Fr. Eugene Sheehy was a fearless advocate for the National Land League and a vociferous campaigner for the rights of the small tenant farmer who was jailed on various occasions, writes PATRICK P. ROWAN

“I shall never forget the scene as he proceeded up the street. The people fell upon their knees as he passed and seized his hands and the skirts of his clothes, while begging his blessing before he left them.”

sheedyIn his book ‘Ireland Under The Land League,’ the author Clifford Lloyd thus describes Fr Eugene Sheehy’s arrest and being brought to gaol. Clifford had an intense dislike for the priest but was obviously very impressed with how his parishioners held the priest in such high esteem although when he was the local magistrate he was responsible for having the priest gaoled.

This was the priest who came to be known as ‘The Land League Priest’ and who would be one of the priests in the GPO during the Easter Rising.

Eugene Sheehy was born on Christmas Day in 1841. His parents were Richard Sheehy and Johanna Shea who lived in Broadford, County Limerick. He had one sister, Mary, and one brother, David, who would later become a Member of Parliament.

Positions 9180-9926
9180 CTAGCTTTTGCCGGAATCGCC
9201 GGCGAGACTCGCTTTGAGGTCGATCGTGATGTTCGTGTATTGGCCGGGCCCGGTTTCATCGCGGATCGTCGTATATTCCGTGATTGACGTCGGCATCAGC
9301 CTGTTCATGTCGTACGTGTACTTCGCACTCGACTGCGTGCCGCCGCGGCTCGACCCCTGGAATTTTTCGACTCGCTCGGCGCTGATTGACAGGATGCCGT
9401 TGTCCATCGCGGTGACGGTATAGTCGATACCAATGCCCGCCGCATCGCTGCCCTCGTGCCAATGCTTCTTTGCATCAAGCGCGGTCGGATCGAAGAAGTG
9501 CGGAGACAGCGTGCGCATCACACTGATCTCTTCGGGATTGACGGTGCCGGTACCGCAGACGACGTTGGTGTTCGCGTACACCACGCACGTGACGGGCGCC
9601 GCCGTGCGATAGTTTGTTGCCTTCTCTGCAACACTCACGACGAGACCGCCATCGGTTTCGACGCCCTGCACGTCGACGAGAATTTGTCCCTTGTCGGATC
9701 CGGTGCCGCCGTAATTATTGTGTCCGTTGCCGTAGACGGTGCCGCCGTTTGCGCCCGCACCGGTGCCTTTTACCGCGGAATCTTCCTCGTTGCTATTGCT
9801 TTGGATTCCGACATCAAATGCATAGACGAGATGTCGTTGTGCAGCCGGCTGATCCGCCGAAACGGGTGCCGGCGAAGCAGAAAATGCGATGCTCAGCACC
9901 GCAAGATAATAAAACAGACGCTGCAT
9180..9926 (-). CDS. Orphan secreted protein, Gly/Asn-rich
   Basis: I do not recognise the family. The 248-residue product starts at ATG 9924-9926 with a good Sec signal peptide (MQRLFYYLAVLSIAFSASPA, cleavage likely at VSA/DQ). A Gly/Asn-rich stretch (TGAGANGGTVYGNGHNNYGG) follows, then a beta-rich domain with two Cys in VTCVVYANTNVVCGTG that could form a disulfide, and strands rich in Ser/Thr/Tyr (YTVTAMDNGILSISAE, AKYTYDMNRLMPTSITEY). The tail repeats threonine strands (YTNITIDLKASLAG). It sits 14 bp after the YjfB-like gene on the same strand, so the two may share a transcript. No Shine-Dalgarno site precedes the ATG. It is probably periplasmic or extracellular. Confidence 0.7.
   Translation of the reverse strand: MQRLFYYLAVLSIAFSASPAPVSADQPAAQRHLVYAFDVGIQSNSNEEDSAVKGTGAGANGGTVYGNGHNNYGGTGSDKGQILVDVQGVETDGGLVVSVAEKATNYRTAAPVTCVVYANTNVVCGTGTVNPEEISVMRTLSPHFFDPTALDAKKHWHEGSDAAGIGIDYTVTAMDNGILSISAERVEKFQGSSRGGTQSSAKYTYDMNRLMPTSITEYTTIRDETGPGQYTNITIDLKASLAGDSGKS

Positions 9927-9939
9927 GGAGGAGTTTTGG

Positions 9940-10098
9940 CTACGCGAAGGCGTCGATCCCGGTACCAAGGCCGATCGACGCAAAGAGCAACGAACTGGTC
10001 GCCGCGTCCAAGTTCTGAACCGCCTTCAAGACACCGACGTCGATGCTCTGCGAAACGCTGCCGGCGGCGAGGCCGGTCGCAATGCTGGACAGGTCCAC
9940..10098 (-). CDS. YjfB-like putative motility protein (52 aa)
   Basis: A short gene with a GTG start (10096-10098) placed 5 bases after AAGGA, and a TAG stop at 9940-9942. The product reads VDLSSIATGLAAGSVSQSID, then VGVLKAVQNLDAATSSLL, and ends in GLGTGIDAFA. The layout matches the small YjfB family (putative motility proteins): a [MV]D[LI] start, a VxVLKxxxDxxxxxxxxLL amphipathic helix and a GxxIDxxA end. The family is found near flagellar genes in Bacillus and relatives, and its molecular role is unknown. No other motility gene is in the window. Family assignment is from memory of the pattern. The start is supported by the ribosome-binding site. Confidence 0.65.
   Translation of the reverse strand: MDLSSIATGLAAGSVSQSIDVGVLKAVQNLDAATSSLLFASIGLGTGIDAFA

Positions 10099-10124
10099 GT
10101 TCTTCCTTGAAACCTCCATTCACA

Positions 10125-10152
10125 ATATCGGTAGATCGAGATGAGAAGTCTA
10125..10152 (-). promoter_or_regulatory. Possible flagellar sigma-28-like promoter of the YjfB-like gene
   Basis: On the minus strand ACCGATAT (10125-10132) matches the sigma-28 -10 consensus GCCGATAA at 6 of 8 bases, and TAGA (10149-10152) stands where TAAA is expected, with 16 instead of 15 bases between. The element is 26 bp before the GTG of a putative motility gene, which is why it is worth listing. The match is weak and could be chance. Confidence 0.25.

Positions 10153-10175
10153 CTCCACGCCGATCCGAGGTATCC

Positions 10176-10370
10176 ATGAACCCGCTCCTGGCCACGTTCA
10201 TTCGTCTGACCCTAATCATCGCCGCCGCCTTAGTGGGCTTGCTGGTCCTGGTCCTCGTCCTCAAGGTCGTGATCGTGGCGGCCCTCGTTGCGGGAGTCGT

Eugene was educated at Mungret College. He felt he had a vocation to the priesthood, but would not go to the national seminary in Maynooth as it would entail swearing an oath to the Queen. Instead he went to the Irish College in Paris and was ordained there in 1868. His brother, David, accompanied him to the Irish College but later decided he hadn’t a vocation and returned to Ireland.

 When Eugene was growing up during the Famine years he became acutely aware of the hardships and disappointments of small farmers trying to eke out a living as tenants of grasping landlords. Evictions were common at the time and often the evicted had to seek a better life by emigrating to America in one of the ‘coffin ships’.

All this made such an impression on the young man that for the rest of his life he was to fight for better conditions for these farmers. Even terms in gaol did not deter him. He returned to Ireland immediately after ordination and was appointed a curate in the parish of Kilmallock in County Limerick where he would spend the next 16 years.

Continue reading in this week’s Ireland’s Own (issue 5586)